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2016 Federal Election Commentary

The following article from The Australian is presented in the national interest, to encourage discussion and to provide information.  This article does not necessarily reflect Australian Voice policy.

Federal election 2016:  Unlike Islam, Hastie gets no respect and Leahy goes unheeded

BY:  Chris Kenny, Associate Editor (National Affairs), Sydney


Our politicians are so intent on pretending away the issue of Islamist extremism that they will not utter its name. Along with our bureaucrats, civic leaders and, incredibly, our military leadership, they tie themselves in knots to avoid offence while others risk their lives combating murderous intolerance.

This failure confounds mainstream voters, undermines the morale of security forces, plays into the victimhood narrative of extremists and exposes the nation to dangerous levels of ignorance and complacency.

For 15 years our defence personnel have battled Islamist extremists in Afghanistan, Iraq and Syria. They expose themselves to deadly threats, knowing 41 of their colleagues have been killed and 261 wounded. Yet the debate in Australia this week turned to whether these soldiers exhibited enough “cultural sensitivity”.

Australian Defence Force personnel combat Islamist extremists so warped that they launch suicide attacks against women and children. Some of our troops have been killed by terrorists who infiltrated Afghan forces to slaughter their foreign “comrades”.

This is not a war between nation-states or ethnic groups — it is a battle between Islamist extremists and those who are not (including non-extremist Muslims).

We can see how religious perversion is central when we consider that our nation supplies combatants to both sides: the ADF deploys to tackle the terrorists while homegrown Islamist extremists travel to join the jihadists.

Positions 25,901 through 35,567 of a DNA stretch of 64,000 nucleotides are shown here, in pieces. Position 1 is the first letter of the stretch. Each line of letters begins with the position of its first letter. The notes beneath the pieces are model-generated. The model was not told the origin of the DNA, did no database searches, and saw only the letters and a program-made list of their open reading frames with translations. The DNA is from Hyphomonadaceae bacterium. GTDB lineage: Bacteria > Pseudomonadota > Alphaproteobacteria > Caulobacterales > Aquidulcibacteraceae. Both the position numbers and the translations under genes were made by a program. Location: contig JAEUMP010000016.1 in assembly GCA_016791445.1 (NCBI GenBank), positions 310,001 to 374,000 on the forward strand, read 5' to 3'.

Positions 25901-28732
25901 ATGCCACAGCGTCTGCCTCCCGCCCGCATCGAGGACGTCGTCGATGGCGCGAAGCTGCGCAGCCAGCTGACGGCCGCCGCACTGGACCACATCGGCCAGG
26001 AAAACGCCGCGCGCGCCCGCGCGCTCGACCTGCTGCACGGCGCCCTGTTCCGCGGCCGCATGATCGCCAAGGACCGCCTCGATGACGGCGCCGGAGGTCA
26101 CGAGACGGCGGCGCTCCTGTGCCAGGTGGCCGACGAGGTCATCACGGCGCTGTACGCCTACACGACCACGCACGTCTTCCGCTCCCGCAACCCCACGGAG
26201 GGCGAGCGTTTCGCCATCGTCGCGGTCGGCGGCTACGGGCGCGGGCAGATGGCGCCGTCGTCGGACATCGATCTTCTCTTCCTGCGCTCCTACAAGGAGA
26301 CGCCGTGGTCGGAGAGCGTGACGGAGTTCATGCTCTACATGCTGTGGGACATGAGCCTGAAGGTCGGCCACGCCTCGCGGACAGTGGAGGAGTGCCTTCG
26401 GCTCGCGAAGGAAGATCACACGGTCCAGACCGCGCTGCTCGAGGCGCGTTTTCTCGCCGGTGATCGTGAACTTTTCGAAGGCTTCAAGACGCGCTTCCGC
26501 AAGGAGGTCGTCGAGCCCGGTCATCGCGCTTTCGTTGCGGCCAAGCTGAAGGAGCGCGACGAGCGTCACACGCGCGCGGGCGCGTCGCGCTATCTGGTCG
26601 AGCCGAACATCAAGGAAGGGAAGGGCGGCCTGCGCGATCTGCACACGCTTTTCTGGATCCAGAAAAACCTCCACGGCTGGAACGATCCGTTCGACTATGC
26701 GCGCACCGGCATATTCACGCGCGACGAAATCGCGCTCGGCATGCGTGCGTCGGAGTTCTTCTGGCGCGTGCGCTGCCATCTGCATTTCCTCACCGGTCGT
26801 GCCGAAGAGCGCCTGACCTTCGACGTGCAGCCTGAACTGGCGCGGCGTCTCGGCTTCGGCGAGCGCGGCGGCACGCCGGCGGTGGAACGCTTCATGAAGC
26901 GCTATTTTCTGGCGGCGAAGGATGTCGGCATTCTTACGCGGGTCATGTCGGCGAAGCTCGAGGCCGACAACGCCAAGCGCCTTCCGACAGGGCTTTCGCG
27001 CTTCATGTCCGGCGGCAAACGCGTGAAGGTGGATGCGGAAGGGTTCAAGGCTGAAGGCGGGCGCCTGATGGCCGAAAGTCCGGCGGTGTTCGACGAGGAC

The ADF trains our soldiers in “cultural sensitivity”, encouraging them to view Islam as a religion of peace. Army research this week found the overwhelming majority (80 per cent) of a sample group believed the “Muslim religion promotes violence and terrorism”.

This was reported breathlessly in the Guardian Australia as showing strong and widespread “anti-Muslim” attitudes in the ADF. Yet it can hardly be surprising given these soldiers have put their lives on the line and seen comrades killed and wounded by an enemy defined by its interpretation of Islam.

We all understand the need to prevent the tarnishing of all Muslims with the evil deeds of the radical extremists. But we cannot pretend away the religious or cultural dimensions. The jihadists have killed us in New York, Bali, London, Madrid, Paris, Parramatta, Oruzgan and Martin Place. They strike in nightclubs, battlefields, public transport and on the street, using weapons as diverse or common as guns, bombs, cars, planes and knives. The one constant is the evil ideology, based on extremist Islamic teachings, and a barbaric, often suicidal, intent.

Andrew Hastie joined the army immediately after the 9/11 attacks because he wanted to actively defend our values from such hideous violence. He deployed to Afghanistan as a troop commander and again as a member of the crack Special Air Service Regiment.

He switched to politics last year at the Canning by-election and this week was sacked from the Army Reserve for refusing to remove a campaign billboard showing him in military uniform.